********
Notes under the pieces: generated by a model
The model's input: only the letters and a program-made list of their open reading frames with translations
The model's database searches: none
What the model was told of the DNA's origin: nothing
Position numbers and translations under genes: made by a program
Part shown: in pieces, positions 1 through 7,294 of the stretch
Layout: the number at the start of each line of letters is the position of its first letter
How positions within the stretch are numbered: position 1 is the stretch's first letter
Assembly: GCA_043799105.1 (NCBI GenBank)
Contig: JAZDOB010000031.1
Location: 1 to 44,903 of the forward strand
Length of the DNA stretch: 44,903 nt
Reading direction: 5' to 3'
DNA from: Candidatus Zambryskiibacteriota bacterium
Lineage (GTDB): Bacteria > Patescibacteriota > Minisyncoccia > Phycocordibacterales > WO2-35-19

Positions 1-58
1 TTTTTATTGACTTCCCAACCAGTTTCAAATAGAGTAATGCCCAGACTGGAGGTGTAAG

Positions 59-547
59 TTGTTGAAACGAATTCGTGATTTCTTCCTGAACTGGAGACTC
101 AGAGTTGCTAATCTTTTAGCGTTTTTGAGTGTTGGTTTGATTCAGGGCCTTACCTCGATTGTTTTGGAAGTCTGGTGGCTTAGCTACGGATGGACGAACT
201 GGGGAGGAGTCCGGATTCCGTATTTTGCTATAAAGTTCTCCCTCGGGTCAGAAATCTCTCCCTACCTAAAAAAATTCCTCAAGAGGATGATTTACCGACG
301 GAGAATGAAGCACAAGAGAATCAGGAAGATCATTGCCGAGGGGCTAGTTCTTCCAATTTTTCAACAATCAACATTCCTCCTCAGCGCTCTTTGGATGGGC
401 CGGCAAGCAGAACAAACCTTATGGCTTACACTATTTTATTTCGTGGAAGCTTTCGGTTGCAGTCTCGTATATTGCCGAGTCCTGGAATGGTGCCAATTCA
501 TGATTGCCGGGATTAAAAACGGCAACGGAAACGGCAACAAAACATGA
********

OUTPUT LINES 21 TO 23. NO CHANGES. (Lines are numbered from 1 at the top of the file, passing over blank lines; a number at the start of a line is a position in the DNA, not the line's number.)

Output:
201 GGGGAGGAGTCCGGATTCCGTATTTTGCTATAAAGTTCTCCCTCGGGTCAGAAATCTCTCCCTACCTAAAAAAATTCCTCAAGAGGATGATTTACCGACG
301 GAGAATGAAGCACAAGAGAATCAGGAAGATCATTGCCGAGGGGCTAGTTCTTCCAATTTTTCAACAATCAACATTCCTCCTCAGCGCTCTTTGGATGGGC
401 CGGCAAGCAGAACAAACCTTATGGCTTACACTATTTTATTTCGTGGAAGCTTTCGGTTGCAGTCTCGTATATTGCCGAGTCCTGGAATGGTGCCAATTCA